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Idaho doctors form coalition to revise state abortion law

320+ medical professionals in Idaho have come together and signed a letter detailing their concerns with the new abortion law.

IDAHO, USA — This story originally appeared in the Idaho Press.

Idaho doctors are coming together in a grassroots effort to understand the impacts of the state’s abortion law, forming the Idaho Coalition for Safe Reproductive Health Care this summer.

More than 320 medical professionals, many of whom are part of the coalition, recently signed a letter imploring citizens to contact their legislators and recommend revising the law, which aims to ban abortions under almost any circumstance.

The coalition’s members include physicians, nurses, health care administrators, and representatives from multiple subspecialty organizations, the letter said.

“Medicine is really complex and making very specific blanket legislation to try to block one entire procedure without thinking about all the subtle gray in between is really, really challenging,” Lauren Miller, a maternal fetal medicine doctor who along with others helped start the coalition, said in an interview.

Miller said she doesn’t know what the legislators intended, but the group wants to help write legislation that protects everyone’s health and the will of the people.

There are varying personal beliefs about abortion among those who signed the letter. However, providers are concerned about potential criminal charges for doctors who provide care to someone in a serious-life-threatening pregnancy complication.

Idaho’s law makes all abortions felonies except for narrow exceptions in cases of rape, incest or to prevent the death of the mother, the Idaho Press previously reported.

And although saving a mother’s life is one of the exceptions included in Idaho’s abortion ban, pregnant women have received care later than needed in other states with such an exception, as previously reported.

“Uncertainty about the risk of criminal charges for providing evidence-based care during such a complication could result in catastrophic outcomes,” the letter said.

Those problems include ectopic pregnancy, which is when a fertilized egg implants itself outside of the uterus, usually in a fallopian tube. The tube can rupture and lead to hemorrhaging. Women can also experience an early incomplete miscarriage. In an incomplete miscarriage, there can be heavy bleeding which poses a danger to the mom’s health, said Amelia Huntsberger, an OB-GYN in northern Idaho who signed the letter and has been involved with the coalition since the beginning. 

“What is a woman and her doctor supposed to do in the circumstances where evidence-based life saving recommendations are colliding with state laws?” Huntsberger said. “I think it’s important for people to ask themselves, ‘Do I want the government making my medical decisions?’”

Many conditions also occur along with or because of the pregnancy, for example, pre-viable preeclampsia. Preeclampsia is a high-blood pressure situation where the only cure is delivering the baby. Left unchecked, there’s a high risk of the mother having a stroke or other serious medical issues.

A woman could be diagnosed with cancer while pregnant, or have pulmonary hypertension or heart failure.

“With no option but to continue the pregnancy, patients with these conditions face an unacceptably high risk of death or permanent disability,” the letter said. “Sadly, this could result in the loss of two lives, while also taking a mother from her children, a wife from a spouse, and a daughter from her parents.”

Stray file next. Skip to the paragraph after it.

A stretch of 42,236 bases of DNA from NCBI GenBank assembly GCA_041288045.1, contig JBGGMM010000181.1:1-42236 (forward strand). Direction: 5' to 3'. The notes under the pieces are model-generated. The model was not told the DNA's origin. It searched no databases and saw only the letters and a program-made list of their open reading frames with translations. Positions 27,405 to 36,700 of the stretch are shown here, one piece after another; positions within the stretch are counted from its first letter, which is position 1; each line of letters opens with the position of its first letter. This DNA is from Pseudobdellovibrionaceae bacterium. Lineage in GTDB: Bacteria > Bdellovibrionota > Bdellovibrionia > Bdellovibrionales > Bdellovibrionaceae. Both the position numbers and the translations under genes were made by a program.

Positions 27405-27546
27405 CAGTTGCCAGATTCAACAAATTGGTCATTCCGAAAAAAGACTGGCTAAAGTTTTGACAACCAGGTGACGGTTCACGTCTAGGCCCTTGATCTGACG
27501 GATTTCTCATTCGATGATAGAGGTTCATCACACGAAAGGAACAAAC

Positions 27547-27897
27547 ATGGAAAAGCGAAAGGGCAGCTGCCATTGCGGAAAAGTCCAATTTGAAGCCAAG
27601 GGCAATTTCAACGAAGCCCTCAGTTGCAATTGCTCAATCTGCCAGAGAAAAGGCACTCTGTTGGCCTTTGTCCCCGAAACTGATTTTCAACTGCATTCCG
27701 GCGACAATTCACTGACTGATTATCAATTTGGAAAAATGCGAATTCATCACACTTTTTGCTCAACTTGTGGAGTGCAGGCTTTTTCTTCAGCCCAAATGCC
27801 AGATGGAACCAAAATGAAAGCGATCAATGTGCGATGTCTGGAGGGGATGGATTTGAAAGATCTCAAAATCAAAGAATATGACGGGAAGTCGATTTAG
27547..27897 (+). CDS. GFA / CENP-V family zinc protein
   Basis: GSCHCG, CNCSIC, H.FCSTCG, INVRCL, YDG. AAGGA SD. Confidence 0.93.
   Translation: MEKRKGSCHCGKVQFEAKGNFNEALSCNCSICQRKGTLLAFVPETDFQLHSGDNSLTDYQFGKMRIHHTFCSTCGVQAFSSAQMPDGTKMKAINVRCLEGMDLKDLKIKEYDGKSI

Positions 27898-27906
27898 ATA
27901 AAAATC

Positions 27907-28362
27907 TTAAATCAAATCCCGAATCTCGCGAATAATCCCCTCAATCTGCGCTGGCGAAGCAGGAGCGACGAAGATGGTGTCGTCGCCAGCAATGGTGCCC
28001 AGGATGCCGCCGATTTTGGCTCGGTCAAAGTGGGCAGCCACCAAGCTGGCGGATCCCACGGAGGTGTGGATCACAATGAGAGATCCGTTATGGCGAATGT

There’s also no exception in the law for “lethal or severely life-limiting fetal diagnosis,” the letter said.

For example, a woman could have been trying to get pregnant for years and finally manage to be pregnant, the letter said. But the 20-week ultrasound shows the baby has no skull or brain or chance of survival.

“Continuing this pregnancy increases the risk of major maternal complications, while also further delaying the ability to conceive a healthy pregnancy,” the letter said. “Our mothers, our daughters, our relatives, our friends, and our colleagues – all the women in our state – are depending on us, the citizens of Idaho, the lawmakers, and the medical community, to get this right.”

When the Supreme Court overturned Roe v. Wade in June, it created a web of varying laws across states that doctors and pregnant women must navigate. Idaho is one of 18 states that has bans in effect or soon will following the decision; legal battles are playing out in several U.S. states. Last week, the U.S. Department of Justice sued Idaho over its abortion law, with a hearing set for Aug. 22.

Planned Parenthood has filed three lawsuits against Idaho’s abortion laws.

For Kylie Cooper, a Boise-based doctor specializing in maternal fetal medicine, said the coalition’s biggest concern right now is the vague language which “impacts our ability to care for many types of pregnancies.”

Cooper was drawn to maternal fetal medicine because of the continuity with patients. Pregnancy is a joyous time for most people but for many others is complicated and can end badly, she said. Her drive to be a doctor was to help patients through complex and scary situations.

Overall, the coalition’s goal is to bring together entities like health care organizations and individual providers to talk about the laws and share expertise, she said. Another goal is to protect the doctor-patient relationship.

“We are aiming to help inform future legislation to reduce harm to pregnant people to ensure legislation is congruent with the standards of medical practice,” Cooper said.

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